COVID is so 2022 (and 2020 and 2021). When I first read this headline: “Majority of U.S. Adults Are Ready to Move on From the Pandemic,” I furrowed my brow. I think we were all ready to move on the moment it started. What our study shows, though, is that a super-majority of Americans support the Biden Administration’s end to the COVID public health emergency. It’s even equal among both political parties (though Rs more vehemently), making it the first time most Republicans ever said “Biden” and “strongly approve” in the same sentence. Today, only 7% of U.S. adults say COVID still plays a major role in their day-to-day life. Thank goodness.

Ads on television (and streaming TV) have much less influence on Gen Z compared to older generations. Yet further proof of the profound impact social media – and especially TikTok – is having on the advertising industry, 64% of Gen Z say the most influential video ads are found on social media or free websites like YouTube. TV and CTV are the top answers among just over a third of Zs. When it comes to the highest resonating types of commercials, 53% of U.S. adults prefer spots that are funny. Among Gen Z, that falls to 36%. Emotional, visually appealing, informative, and commercials with good music all over-index in popularity among younger adults.

After falling steadily for over 13 months, intent to invest in crypto appears to have stabilized. The percentage (20%) of U.S. adults who’ve invested in crypto has remained uncannily flat since November 2021, meaning that even as the market ebbed and flowed (mostly ebbed), the same group of people is playing. Intent among non-investors, meanwhile, fell from 14% in December 2021 to a low of 8% in December 2022, before climbing 1% in January – the first bump in 16 months. Despite the bloodbath in the crypto market last year, 62% of stalwart investors have stood pat.

Language learning apps have a lot of untapped upsides. I’m a huge fan of Duolingo, not that I’ve tried it. But their building is right across the street from ours in Pittsburgh, their company-owned taco shop is the bomb, and the founder is one of the three smartest people I’ve ever met. Anyway, language apps like Duolingo and Babbel have way more potential to realize than they have. Just 13% of U.S. adults have used (and like) these apps. The good news, however, is that another 16% (and growing) of Americans say they intend to try one. As a company that studies adoption curve dynamics more than anyone, when the percentage of intenders is larger than the base of users, it speaks of big opportunity. In case you’re wondering what people’s motives are for using language apps, boy do I have the chart for you.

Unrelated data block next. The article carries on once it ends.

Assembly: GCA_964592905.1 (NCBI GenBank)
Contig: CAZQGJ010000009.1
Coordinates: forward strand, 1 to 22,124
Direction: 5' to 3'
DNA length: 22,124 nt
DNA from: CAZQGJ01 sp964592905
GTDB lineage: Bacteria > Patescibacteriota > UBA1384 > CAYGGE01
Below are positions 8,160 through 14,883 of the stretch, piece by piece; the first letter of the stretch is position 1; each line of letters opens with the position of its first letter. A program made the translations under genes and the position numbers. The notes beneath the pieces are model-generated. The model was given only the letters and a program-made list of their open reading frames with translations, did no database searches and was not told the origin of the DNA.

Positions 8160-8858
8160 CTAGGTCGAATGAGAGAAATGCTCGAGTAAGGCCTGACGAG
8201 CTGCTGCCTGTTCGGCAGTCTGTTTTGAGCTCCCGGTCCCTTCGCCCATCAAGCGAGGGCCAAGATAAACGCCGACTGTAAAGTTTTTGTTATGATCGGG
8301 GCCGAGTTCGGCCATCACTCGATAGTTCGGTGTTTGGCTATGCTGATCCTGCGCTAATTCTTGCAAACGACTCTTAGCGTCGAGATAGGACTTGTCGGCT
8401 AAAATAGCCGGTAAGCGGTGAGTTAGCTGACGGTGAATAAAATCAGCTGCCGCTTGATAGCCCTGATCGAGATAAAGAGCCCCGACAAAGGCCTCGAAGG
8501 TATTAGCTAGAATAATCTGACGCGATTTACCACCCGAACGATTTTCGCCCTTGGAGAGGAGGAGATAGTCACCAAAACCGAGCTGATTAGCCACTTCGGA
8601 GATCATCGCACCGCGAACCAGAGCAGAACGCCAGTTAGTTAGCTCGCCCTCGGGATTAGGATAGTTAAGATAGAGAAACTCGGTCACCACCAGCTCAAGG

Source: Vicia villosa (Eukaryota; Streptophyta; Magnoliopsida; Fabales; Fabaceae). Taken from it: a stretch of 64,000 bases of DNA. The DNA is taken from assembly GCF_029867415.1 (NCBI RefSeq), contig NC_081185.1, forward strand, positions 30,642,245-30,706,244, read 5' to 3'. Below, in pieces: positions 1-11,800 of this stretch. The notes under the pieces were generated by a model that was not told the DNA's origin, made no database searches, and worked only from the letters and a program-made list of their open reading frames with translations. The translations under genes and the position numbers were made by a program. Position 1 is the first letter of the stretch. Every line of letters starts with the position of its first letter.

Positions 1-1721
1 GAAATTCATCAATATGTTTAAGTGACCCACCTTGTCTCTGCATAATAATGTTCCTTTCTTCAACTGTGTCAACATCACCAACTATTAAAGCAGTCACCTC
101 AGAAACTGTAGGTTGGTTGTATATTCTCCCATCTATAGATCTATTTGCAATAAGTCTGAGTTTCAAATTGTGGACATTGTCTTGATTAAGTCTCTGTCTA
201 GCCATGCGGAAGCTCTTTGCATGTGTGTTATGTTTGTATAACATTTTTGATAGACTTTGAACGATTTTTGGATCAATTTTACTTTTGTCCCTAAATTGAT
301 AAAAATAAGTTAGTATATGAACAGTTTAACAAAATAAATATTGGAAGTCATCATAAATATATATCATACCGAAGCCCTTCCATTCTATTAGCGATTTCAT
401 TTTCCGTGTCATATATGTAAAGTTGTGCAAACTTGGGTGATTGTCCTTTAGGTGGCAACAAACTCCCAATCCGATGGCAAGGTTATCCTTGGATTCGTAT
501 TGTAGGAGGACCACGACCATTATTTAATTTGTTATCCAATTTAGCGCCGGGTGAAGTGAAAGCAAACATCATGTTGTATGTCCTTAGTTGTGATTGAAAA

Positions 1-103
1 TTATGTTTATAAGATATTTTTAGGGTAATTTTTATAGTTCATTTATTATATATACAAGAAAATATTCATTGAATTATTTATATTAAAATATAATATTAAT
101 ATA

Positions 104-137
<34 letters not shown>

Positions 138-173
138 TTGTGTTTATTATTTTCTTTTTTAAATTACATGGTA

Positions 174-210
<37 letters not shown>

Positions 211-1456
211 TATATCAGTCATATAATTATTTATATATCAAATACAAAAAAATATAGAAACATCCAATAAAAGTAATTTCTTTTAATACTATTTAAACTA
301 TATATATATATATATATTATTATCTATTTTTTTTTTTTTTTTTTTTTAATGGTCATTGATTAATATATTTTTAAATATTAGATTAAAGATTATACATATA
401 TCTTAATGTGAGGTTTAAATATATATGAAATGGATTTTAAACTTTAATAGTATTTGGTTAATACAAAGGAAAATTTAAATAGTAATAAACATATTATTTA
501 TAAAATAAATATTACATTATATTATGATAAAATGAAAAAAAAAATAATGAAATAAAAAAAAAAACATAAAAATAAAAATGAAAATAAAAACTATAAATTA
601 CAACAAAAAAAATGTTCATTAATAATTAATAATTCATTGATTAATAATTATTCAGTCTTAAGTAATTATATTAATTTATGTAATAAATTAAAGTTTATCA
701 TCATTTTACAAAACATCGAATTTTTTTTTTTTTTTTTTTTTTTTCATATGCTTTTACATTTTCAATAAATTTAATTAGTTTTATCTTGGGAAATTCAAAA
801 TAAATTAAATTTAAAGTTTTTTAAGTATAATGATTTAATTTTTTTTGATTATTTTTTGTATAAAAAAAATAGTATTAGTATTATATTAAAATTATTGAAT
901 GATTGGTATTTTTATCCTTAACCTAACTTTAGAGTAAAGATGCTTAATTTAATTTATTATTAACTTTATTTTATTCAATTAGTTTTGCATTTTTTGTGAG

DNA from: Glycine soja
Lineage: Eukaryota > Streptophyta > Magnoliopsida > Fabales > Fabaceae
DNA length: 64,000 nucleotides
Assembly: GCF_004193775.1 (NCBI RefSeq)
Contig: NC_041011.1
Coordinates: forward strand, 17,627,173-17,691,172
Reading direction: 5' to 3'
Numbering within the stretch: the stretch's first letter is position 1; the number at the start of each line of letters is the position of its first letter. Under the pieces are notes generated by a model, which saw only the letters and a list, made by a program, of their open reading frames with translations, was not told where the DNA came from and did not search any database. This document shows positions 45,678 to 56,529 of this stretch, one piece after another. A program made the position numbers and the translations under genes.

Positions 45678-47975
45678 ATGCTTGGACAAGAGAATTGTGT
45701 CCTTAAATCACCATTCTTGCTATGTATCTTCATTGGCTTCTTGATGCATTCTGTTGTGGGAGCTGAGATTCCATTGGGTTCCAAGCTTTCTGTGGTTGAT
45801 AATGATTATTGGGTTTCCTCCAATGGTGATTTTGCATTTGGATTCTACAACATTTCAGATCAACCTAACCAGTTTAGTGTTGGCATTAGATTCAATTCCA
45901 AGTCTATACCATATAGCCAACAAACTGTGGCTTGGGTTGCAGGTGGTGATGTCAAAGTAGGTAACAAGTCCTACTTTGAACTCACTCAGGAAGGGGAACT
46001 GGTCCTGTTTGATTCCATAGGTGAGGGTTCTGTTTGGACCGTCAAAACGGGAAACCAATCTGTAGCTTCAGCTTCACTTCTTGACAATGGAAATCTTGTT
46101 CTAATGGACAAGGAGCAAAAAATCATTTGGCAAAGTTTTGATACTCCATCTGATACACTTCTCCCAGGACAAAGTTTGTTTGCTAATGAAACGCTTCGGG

Way more free awesomeness from the InsightStore this week:

  • Grocery shopping at dollar stores has fallen since September; 
  • Over 1/4th of adults are interested in the new BofA+Chase+WellsFargo digital wallet;
  • Here are “3 Things to Know” this week, like cutbacks at the grocery store;
  • Sorel and Timberland are the most popular winter boots this season;
  • Super Bowl interest has rebounded to pre-COVID levels, despite the refs completely screwing the Bengals;
  • SUV intenders are much more likely to have cut the cord, and other stuff;
  • Crypto investors skew higher than the Gen Pop in intent to watch the Grammys this weekend.

The most popular questions this week:

Answer Key: Very dangerous – I got hit by an errant golf ball once; All real; No comment, lest I have to resolve a conflict in my romantic relationship; Of course; No chance.  

Hoping you’re well.